These two new reports from The Commonwealth Fund find that enrollees in Medicare+Choice, the Medicare program's managed care option, paid nearly 50 percent more in out-of-pocket costs for their health care in 2001 than they did in 1999. Those in poor health had even greater cost increases. During the three-year period, Medicare+ Choice enrollees faced higher premiums and cost-sharing burdens, as well as reduced coverage of prescription drugs.
The reports, by Lori Achman and Marsha Gold of Mathematica Policy Research, Inc., point to weaknesses in the Medicare program that have a disproportionate impact on the sickest beneficiaries, who are also more likely to have low incomes.
In Out-of-Pocket Health Care Expenses for Medi- care HMO Beneficiaries: Estimates by Health Status
, 1999.2001, Achman and Gold analyzed the effect of shrinking managed care benefits on enrollees by examining trends in estimated out-of-pocket costs from 1999 to 2001. Enrollees in poor health not only paid more out-of-pocket than those in good health, they also experienced the highest rate of growth in out-of-pocket costs62 percentin the three-year period. In contrast, those in good health experienced a 43 percent increase in out-of-pocket expenses from 1999 to 2001. In 2001, enrollees in poor health spent about three times as much as those in good health ($3,578 vs. $1,195 annually).
Differences in out-of-pocket costs for those in poor health were most striking in prescription drug spending. In 2001, Medicare+Choice enrollees in poor health spent an average of $2,088 out-of-pocket for prescription drugs, a 56 percent increase from 1999. In comparison, those in good health spent an average of $158, a 47 percent increase from 1999.
Despite the increases in costs, Medicare+Choice plans are still a good value for beneficiaries compared with Medigap supplemental insurance. Previous studies of costs for beneficiaries in traditional fee-for-service Medicare have estimated average out-of-pocket costs were $3,142, considerably higher than the 2001 average estimate for Medicare+Choice beneficiaries of $1,438. However, Achman and Gold conclude that limitations in the Medicare benefit packageespecially the exclusion of drug coverage and the absence of a catastrophic limit on total out-of-pocket spendingwill mean even greater cost burdens as market forces continue to pressure health plans to increase premiums and reduce benefits.
In the second report, Medicare+Choice 1999-2001: An Analysis of Managed Care Plan With- drawals and Trends in Benefits and Premiums
, Achman and Gold analyze trends in Medicare+Choice benefits and premiums from 1999 to 2001. They found that from 2000 to 2001, average monthly premiums rose from $14.43 to $22.94, and the proportion of enrollees with prescription drug coverage fell from 78 percent to 70 percent. Rural beneficiaries have few options, higher premiums, and less-generous coverage. Many Medicare+Choice enrollees also experienced increases in copayments in 2001: one-third were charged a copayment for an outpatient visit in 2001, compared with just 13 percent in 2000.
Health plans that left the Medicare market in 2001 were also more likely to have had lower enrollments, higher premiums, and less-generous benefit packages than those that remained in the market, indicating possible competition problems. The findings support previous studies concluding that plans withdrew from markets where they had failed to attract enrollees or where they faced larger competitors.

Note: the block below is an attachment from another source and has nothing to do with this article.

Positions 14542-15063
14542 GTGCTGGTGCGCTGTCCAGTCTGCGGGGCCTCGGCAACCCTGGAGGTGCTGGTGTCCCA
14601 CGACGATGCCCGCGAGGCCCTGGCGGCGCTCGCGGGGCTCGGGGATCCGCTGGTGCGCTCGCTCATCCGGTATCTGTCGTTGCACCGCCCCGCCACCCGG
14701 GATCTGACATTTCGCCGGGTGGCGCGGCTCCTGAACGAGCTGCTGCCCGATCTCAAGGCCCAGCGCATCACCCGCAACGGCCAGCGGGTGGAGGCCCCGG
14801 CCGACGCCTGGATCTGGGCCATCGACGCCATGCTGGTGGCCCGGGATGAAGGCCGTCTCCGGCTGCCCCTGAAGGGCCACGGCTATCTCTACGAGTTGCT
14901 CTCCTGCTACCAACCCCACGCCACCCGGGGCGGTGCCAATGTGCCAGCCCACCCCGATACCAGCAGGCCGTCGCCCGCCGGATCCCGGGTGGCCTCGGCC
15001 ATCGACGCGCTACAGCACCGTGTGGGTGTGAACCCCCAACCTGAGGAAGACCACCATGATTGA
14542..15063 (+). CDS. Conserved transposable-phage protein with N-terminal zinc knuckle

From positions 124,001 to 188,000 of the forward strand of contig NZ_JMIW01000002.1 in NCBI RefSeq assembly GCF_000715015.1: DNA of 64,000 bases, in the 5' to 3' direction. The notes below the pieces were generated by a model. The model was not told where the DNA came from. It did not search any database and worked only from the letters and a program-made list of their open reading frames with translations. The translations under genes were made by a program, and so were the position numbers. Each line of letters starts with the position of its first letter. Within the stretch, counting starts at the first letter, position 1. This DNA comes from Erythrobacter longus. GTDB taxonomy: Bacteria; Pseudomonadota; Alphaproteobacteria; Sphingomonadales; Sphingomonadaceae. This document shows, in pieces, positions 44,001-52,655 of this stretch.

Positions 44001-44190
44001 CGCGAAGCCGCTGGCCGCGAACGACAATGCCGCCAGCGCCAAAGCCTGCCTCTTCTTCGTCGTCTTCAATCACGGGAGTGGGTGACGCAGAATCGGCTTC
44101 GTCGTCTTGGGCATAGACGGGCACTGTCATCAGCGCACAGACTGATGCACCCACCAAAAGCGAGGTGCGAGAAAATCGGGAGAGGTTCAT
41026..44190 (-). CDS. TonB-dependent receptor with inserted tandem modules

The enactment of the Benefits Improvement and Protection Act of 2000 (BIPA) has not shored up the Medicare+Choice program. Plans that did not withdraw reduced their benefits while slightly increasing premiums and cost-sharing. BIPA has not achieve its goals of reducing the geographical disparity in benefits between low- and high-payment counties, encouraging plans to reenter the program, or rolling back reductions in benefits.
Only four plans covering about 13,000 enrollees that had dropped out of the Medicare market reentered as a result of BIPA. Most plans used the BIPA payment increase to enhance provider networks. Only 6 percent of enrollees were in managed care organizations that used the funds only to reduce premiums and/or cost-sharing.
Achman and Gold conclude that while Medicare+Choice provides affordable supplemental coverage for some beneficiaries, it is not the solution to Medicare's problems. Policymakers seeking to ensure that Medicare fulfills its man- date to provide affordable and equitable access to health care for older Americans must focus on modernizing the entire Medicare benefit package. Facts and Figures
- Average (mean) monthly premiums for Medicare+Choice increased from $14.43 in 2000 to $22.94 in 2001, while the proportion of enrollees with prescription drug coverage fell from 78 percent in 2000 to 70 percent in 2001.
- Estimates show that Medicare+Choice enrollees in poor health spend 3.8 times more out-of-pocket for medical services (other than pharmaceuticals) than enrollees in good health.
- Regardless of health status, each enrollee paid $600 annually for Medicare Part B and an average of $275 annually for the additional Medicare+Choice coverage. Together, the estimated premiums represent 73 percent of total estimated out-of- pocket costs for enrollees in good health, 47 percent of costs for those in fair health, and only 25 percent of costs for those in poor health.
- The actual average dollar increase in Medicare+Choice premiums from 1999 to 2001 was $212 per year.
- Post-BIPA, 97 percent of Medicare beneficiaries living in counties in a center metropolitan area had at least one Medicare+Choice plan to choose from, compared with 22 percent of beneficiaries in rural counties.